Growing pains: how ecommerce firms can fight inflation
Ecommerce businesses are struggling against ratcheting borrowing costs, as interest rates rise and capital grows more expensive. We explore how they can rework their business models and weather the storm
Generations of consumers have never experienced a world of high prices, with business models, value propositions and retail relationships built on the assumption of low inflation. This is no longer the case, posing serious challenges for ecommerce businesses.
The cost-of-living crisis, fuelled by rocketing energy prices and soaring inflation – forecast to reach double digits for many European countries over the coming months – combined with the rising cost of raw materials, packaging, transport and labour, is putting insurmountable pressure on retailers and increasingly price-conscious consumers.
“The era of being rewarded for hyper growth at any cost is quickly coming to an end,” US venture capital firm, Sequoia Capital, warned in an advisory note to its portfolio companies in May.
Ecommerce businesses were set up on high-growth, low-profit models after more than a decade of cheap lending. They’re struggling against ratcheting borrowing costs, as interest rates creep up and capital becomes more expensive.
“We’ve been in an era of cheap money since the global financial crisis,” says J. Walker Smith, knowledge lead at global data and insights firm Kantar. This featured “a cheap money cycle supported by the kind of focus on running a start-up with the purpose of valuation, as opposed to creating bottom line value and profitability”, he says.
During this period, investors, venture capital and private equity firms could afford to underwrite growth-orientated business models. “But the investor climate has changed, and this is a wake-up call,” he warns.
What, then, can high-growth ecommerce businesses do to rework their models and weather the storm?
Erin Brookes is head of retail at Alvarez & Marsal, a global consultancy. For Brookes, “taking a razor-sharp look through their entire operating model and every single cost within the business will be essential for survival”.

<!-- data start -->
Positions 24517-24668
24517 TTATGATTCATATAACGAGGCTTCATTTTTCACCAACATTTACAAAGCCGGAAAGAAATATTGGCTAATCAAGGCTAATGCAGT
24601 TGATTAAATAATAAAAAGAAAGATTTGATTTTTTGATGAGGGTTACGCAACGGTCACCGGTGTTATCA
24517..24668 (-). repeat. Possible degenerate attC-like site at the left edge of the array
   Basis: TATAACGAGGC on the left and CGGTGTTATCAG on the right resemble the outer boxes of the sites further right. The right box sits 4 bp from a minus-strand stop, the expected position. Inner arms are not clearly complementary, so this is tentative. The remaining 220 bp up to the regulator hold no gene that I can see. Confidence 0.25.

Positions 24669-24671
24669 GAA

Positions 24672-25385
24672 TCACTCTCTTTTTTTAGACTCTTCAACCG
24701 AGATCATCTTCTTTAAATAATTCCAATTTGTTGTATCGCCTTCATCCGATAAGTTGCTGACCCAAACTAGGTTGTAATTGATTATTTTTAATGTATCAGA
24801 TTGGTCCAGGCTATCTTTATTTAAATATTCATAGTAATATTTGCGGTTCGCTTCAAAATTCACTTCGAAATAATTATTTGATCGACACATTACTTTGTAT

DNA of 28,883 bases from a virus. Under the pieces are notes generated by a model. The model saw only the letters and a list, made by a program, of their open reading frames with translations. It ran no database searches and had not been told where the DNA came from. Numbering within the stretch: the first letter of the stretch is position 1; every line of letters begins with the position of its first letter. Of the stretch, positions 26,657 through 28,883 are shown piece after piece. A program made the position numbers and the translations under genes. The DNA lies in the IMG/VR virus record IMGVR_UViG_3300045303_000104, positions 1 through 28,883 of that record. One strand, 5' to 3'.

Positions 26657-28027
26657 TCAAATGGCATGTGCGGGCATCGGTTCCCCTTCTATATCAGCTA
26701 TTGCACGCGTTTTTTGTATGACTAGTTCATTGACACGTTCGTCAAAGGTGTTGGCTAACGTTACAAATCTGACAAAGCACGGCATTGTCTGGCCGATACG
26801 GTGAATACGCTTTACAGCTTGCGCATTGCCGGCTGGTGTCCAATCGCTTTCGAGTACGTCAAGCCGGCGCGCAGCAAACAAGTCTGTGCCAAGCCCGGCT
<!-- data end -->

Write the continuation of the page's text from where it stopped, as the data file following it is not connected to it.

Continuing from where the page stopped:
This is about asking and understanding what really works at the core of the business “that we can back and that customers are really engaging with”, she explains. “What’s got to be the focus for this business to be healthy? And are there parts of the business, in adjacent categories or different geographics, that aren’t giving the return and that are distracting from the core of the business?”
There needs to be a shift in the kind of metrics used to drive these businesses, says Smith. The most immediate focus should be less about driving novelty in the offering to get attention and users and less about building an overall user base. It should instead be more about driving value per customer. He advises retailers to focus on value-orientated strategies which look at the value they can drive per customer, then evaluating success against a metric of profitable customers.
Alex Charlton is senior vice-president technology, media and telecoms at international research and insights agency Verve, which works with brands such as H&M, Samsung and No7 (Boots). He says part of the shift is understanding what ‘value’ means to different customer groups, then using this information to shape what you’re offering and how you communicate it.
“For retailers, granular understanding of their customer base could mean the difference between survival and liquidation over the coming months,” he explains. “Factors such as market segmentation, targeting and positioning will be key, such as allowing them to target and tailor products and messaging to different customer groups accordingly.”